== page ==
In 73 B.C., a Thracian slave leads a revolt at a gladiatorial school run by Lentulus Batiatus (Sir Peter Ustinov). The uprising soon spreads across the Italian Peninsula involving thousand of slaves. The plan is to acquire sufficient funds to acquire ships from Silesian pirates who could then transport them to other lands from Brandisium in the south. The Roman Senator Gracchus (Charles Laughton) schemes to have Marcus Publius Glabrus (John Dall), Commander of the garrison of Rome, lead an army against the slaves who are living on Vesuvius. When Glabrus is defeated his mentor, Senator and General Marcus Licinius Crassus (Sir Laurence Olivier) is greatly embarrassed and leads his own army against the slaves. Spartacus and the thousands of freed slaves successfully make their way to Brandisium only to find that the Silesians have abandoned them. They then turn north and must face the might of Rome.Written by
Kirk Douglas was very hesitant to perform the shot of Spartacus lopping off a Roman soldier's arm. Although the arm was fake (attached to an amputee), the sword blade was real and Douglas had to hit exactly the right mark. After successfully performing the stunt once, Douglas refused a second take. See more »
In the main battle scene toward the end, there is a soldier lying "dead" on the ground that clearly repositions himself as others fight around him so that he isn't stepped on. See more »
In the last century before the birth of the new faith called Christianity, which was destined to overthrow the pagan tyranny of Rome and bring about a new society, the Roman Republic stood at the very center of the civilized world. "Of all things fairest," sang the poet, "first among cities and home of the gods is golden Rome." Yet, even at the zenith of her pride and power, the Republic lay fatally stricken with a disease called human slavery. The age of the dictator was at hand, ...
See more »
The opening titles appear in a montage of silhouetted Roman sculptures and tablets, which evokes the strength and power of the Roman Empire. The montage ends with a zoom into the eye of a crumbling Roman bust, which hints at the Empire's coming decline and fall. See more »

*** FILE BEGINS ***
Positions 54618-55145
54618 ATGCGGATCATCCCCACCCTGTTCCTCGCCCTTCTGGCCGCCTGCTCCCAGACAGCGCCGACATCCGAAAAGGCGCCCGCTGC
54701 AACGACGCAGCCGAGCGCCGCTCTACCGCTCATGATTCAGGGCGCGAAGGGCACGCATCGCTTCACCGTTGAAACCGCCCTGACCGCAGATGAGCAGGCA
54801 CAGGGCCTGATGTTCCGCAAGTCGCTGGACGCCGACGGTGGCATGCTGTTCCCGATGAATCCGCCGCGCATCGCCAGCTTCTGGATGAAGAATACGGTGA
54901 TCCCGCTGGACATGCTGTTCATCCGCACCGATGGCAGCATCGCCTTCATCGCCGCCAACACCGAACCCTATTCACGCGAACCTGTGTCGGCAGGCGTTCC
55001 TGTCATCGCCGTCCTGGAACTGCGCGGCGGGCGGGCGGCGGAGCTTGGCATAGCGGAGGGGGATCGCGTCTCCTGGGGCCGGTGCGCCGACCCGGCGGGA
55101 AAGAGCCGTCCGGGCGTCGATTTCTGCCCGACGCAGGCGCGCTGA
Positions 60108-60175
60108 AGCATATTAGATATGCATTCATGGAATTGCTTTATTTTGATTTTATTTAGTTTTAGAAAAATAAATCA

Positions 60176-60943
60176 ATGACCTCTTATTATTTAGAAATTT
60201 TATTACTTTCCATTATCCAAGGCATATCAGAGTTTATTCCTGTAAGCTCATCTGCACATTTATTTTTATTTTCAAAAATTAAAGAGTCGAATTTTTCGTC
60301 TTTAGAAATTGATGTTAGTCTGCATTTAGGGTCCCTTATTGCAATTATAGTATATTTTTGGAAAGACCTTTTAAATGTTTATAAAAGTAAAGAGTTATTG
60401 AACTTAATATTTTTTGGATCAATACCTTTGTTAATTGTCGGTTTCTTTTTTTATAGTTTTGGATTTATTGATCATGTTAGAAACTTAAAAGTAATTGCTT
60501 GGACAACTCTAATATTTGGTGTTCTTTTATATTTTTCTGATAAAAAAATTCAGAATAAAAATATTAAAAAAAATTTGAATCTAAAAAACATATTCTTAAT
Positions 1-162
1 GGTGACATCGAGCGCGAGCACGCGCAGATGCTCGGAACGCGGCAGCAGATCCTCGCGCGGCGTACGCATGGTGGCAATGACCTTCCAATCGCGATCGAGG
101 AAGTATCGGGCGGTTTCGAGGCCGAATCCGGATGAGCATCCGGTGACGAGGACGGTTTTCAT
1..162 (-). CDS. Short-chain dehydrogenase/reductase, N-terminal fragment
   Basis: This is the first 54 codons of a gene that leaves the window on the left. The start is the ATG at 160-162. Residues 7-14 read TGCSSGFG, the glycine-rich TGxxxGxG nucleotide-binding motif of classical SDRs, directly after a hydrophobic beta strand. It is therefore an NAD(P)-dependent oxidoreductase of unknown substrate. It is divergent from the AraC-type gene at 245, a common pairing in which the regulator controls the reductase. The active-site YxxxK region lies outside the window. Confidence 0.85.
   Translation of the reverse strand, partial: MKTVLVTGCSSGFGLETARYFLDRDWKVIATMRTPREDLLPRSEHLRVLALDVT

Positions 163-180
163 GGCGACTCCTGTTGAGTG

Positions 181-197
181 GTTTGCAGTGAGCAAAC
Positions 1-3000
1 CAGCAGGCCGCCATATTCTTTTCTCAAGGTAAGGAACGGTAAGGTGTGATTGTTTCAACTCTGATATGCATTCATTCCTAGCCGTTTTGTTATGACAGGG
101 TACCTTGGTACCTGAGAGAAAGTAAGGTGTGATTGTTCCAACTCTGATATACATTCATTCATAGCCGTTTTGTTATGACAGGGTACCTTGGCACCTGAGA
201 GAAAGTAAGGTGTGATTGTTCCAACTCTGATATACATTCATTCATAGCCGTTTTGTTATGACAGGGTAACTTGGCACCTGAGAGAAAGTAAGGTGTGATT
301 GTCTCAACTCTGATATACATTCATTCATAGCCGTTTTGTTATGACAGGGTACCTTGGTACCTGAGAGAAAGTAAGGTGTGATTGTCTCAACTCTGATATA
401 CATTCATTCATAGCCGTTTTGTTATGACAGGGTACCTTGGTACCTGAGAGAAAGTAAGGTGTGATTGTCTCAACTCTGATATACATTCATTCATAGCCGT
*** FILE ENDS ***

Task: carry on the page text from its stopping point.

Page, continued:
The film premiered at 202 minutes. However, the prints from the premiere were lost in the 1970s when Universal threw out all the film's tracks, outtakes, additional prints etc. (This was parallel to 'John Landis'' claim during his work on creating the director's cut of The Blues Brothers). The Criterion Collection has 4 minutes of lost scenes involving the Gracchus subplot:
1.) After the first senatorial meeting scene, Gracchus and Caesar walk around the market discussing the dirty tactic of fishing votes. (Shown in production-still form)
2.) Gracchus commits suicide by slitting his wrist in the bathtub. This occurred immediately after he closes the curtain near the end of the film. Only the audio track was found in the studio vault.
"I do know that, as long as we live, we must remain true to ourselves."
SPARTACUS is an adventurous drama in which an idea about freedom has resisted to strength of a glorious Roman Empire. A bloody and romantic tragedy is filled with historical inaccuracies.
A proud and gifted man named Spartacus, is so uncooperative in his servitude that he is sentenced to fight as a gladiator. He was transferred to a school for gladiators, led by a sly Roman businessman. Spartacus, despite harassment at school, forms a quiet relationship with a serving woman. A Roman senator, who aims to become dictator of Rome, has visited the businessman and his school. Two women from his entourage want to enjoy the fights to the death. Spartacus is one of the selected gladiators. This fight will change awareness among slaves...
The main protagonist is a kind of "trigger" , who has changed the political situation in Rome. An arrogant and uneducated slave has risen from the bottom through an immortal idea of freedom. Mr. Kubrick has very meticulously processed topics related to leadership, true love, politicking and dictatorship. He has, regardless of the historical inaccuracies, skilfully pointed out a ruin of the great empire. The ideas of eternity can be interpreted as a kind of paradox or fear. Unlike other epic films from that time, Christian motifs were replaced with determination and desire for freedom. Dealing with "tricky" issues is important in this film. Mr. Kubrick, in a very clear way, shows scenes of sexual desire, homosexuality, bisexuality, and even torture through scenes of crucifixion.
Scenery is impressive, especially in the final battle. Soundtrack is great. Characterization is reflected in a sort of rivalry. Rivalry in love and politics.
Kirk Douglas as Spartacus has offered a good performance. The tension in his face is a reflection of seriousness of his character. He is not overly romantic, but he has a remarkable sense of leadership and fellowship. Jean Simmons as Varinia is an attractive slave and a very strong woman, who shows her pride, love and character in almost every scene. Laurence Olivier as Crassus is the main antagonist and a very complex character. He is actually an unfortunate character, because he can not feel the love and the freedom.
There is always interesting and entertaining Charles Laughton as Gracchus. Peter Ustinov, in my view, did not deserve an Oscar for the role of a wily and manipulative Batiatus. Tony Curtis as Antoninus is a bit theatrical and unconvincing as an artist among the gladiators.
This is an exciting epic adventure in combination with the political drama. Some ideas are truly eternal.
8 of 10 people found this review helpful.
Was this review helpful to you?
| Report this